What happened next is not typical in the birth of a novel. One morning as I drove into Manhattan on my way to work, a ridiculous thought popped into my head: “This could be a TV drama series.” I had less than a clue how to go about creating one. And yet. My book agent introduced me to a TV agent, who teamed me up with a producer. I met show-runners and wrote treatments. Then, complications ensued. Suffice it to say the whole thing ended in disaster—heart-ripped-out-of-chest-by-alien disaster.
At that point my book agent Theresa Park shook me hard. “You have the characters and the storylines and two years of reporting,” she said. “Just write it as a novel, already.”
It wasn’t just that I had the material. Several intense life changes occurred right around then that lit in me a profound need to reconcile my faith. My mother died of cancer, and then my father, nine months later, of a broken heart. I had a second child. I quit my job as a staff writer at Time, and my career as a journalist.
The loss of my parents shook my faith especially hard; they were, after all, the very root of it. My father was a Roman Catholic priest from Philadelphia. Sent by his religious order to a provincial city in southern Japan, he met my mother, the coddled daughter of a wealthy merchant. She converted, he left the priesthood to marry her, and it all caused quite the scandal. As if in penance, they raised the four of us children in strict devotion, never allowing us to miss a Mass or our turn at the dinner-table Bible reading. I know their faith sustained them during my mother’s illness and my father’s swift decline, and that the many comforts of religion graced my extended family after their deaths. But in my grief, I felt forsaken.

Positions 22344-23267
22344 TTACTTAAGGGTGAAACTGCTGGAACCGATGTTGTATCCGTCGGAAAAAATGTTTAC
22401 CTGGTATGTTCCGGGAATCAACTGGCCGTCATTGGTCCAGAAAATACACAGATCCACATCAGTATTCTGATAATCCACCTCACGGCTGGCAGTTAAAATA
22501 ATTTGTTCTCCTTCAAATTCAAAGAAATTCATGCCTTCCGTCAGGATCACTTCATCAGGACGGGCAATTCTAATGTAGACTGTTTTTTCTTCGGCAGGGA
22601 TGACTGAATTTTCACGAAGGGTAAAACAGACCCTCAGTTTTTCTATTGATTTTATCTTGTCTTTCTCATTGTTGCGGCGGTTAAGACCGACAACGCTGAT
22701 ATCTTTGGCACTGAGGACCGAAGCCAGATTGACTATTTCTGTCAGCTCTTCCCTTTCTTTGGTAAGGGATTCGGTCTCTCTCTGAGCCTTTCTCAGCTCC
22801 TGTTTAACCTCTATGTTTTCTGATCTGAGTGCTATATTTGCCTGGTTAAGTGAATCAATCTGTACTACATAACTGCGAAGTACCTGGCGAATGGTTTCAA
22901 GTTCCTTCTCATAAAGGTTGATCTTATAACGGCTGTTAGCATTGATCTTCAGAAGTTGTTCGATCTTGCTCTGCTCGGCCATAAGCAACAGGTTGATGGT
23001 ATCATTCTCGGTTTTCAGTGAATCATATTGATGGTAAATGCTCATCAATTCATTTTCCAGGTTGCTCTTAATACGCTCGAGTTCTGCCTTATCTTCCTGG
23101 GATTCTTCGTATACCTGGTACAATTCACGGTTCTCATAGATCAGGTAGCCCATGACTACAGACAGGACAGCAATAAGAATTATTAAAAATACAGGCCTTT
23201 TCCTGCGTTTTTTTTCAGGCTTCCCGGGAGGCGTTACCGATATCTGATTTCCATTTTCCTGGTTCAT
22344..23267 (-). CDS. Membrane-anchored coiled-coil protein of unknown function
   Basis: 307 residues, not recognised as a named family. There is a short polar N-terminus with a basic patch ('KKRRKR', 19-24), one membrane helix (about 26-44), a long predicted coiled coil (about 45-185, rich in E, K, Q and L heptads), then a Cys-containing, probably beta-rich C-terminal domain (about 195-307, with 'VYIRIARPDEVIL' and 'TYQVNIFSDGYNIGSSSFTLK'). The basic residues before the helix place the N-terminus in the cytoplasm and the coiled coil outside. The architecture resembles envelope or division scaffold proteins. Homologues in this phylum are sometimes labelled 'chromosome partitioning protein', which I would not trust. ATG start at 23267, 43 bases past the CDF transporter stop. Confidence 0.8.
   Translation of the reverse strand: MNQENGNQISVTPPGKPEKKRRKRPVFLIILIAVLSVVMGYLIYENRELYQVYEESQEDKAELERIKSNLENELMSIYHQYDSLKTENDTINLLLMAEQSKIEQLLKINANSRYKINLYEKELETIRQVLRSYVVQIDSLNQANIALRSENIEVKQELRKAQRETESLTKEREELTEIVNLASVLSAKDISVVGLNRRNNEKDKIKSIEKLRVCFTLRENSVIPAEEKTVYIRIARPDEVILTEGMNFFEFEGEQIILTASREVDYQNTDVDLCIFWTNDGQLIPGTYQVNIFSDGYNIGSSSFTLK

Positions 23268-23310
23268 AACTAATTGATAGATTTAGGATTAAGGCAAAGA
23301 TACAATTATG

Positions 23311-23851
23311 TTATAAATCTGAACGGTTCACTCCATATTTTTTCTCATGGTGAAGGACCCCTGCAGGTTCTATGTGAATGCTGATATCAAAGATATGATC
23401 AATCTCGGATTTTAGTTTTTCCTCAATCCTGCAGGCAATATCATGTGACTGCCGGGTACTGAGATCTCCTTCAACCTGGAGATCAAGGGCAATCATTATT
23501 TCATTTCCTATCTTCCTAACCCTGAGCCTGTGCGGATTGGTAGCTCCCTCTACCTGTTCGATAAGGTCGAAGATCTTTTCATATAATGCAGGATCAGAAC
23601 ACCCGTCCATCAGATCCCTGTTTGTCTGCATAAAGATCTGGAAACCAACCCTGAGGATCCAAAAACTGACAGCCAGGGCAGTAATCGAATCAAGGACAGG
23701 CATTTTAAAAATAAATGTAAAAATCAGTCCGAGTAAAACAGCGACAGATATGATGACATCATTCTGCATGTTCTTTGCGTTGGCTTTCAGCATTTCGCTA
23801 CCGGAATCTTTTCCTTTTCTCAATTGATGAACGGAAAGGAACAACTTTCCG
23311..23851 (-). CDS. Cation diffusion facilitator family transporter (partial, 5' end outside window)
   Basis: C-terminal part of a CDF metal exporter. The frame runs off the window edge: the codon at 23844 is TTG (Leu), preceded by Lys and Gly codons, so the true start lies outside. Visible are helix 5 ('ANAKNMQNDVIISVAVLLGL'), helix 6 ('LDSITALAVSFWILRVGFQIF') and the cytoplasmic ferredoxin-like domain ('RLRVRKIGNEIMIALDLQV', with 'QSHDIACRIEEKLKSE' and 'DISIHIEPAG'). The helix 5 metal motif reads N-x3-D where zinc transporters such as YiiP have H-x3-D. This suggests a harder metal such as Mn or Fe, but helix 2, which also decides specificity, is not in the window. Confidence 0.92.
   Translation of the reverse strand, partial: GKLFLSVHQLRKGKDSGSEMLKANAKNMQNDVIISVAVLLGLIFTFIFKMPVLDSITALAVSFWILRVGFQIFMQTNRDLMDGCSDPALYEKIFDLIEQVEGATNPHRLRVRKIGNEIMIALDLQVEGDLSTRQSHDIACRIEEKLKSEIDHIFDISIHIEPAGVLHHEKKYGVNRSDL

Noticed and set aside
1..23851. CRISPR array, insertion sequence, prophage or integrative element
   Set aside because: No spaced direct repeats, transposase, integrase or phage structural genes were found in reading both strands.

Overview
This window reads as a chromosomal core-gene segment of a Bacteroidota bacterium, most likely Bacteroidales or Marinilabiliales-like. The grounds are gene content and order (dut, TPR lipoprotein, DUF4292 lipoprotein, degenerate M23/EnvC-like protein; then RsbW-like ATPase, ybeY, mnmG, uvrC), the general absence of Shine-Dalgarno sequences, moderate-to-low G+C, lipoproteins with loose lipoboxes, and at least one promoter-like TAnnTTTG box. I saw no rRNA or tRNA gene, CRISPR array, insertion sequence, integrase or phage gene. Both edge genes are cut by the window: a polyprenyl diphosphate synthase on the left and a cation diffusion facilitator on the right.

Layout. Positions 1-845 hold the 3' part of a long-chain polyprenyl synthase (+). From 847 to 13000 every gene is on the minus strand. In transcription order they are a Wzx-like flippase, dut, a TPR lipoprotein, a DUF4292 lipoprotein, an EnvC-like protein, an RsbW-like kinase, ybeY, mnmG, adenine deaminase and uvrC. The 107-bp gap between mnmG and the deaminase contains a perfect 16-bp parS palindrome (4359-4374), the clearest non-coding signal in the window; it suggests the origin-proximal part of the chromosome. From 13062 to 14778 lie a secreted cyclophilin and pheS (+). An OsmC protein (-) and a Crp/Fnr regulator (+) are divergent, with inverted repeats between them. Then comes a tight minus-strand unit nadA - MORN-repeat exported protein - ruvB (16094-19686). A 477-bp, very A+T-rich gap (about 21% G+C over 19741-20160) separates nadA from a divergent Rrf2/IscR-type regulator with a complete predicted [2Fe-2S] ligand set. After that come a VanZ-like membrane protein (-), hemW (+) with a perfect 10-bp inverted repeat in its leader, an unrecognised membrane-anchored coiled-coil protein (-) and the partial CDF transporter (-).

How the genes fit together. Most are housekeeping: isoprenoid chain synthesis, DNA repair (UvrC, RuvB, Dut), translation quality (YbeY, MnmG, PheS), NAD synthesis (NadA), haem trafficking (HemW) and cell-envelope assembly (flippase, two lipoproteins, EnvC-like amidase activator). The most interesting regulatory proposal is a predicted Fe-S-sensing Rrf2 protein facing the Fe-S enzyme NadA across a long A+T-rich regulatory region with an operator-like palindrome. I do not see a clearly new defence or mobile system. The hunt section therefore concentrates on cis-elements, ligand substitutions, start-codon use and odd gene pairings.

In many ways, writing “Pastors’ Wives” saved me. Through the characters and their journeys in faith, I examined my own. What did I believe? What was my truth? Believers and nonbelievers alike discussed their views with me. My bookshelf grew crowded with versions of the Bible (the King James, the New American Standard, the Good News), the Catechism of the Catholic Church, the writings of St. Augustine and C.S. Lewis.
Not everybody gets to process their faith through characters of their own creation, and I feel immensely blessed that I had Ruthie, Candace and Ginger to guide me. My journey continues; mine is an ongoing education. My hope is that “Pastors’ Wives” will spark thought and conversation about the role of faith, love and duty in your lives…but first and foremost, that you’ll find it a ripping good read.
“Pastors’ Wives” is scheduled for publication by Plume/Penguin in April 2013. I’d be delighted if you’d also friend me and/or subscribe to my author page on Facebook and follow my posts on Twitter (@lisacullen).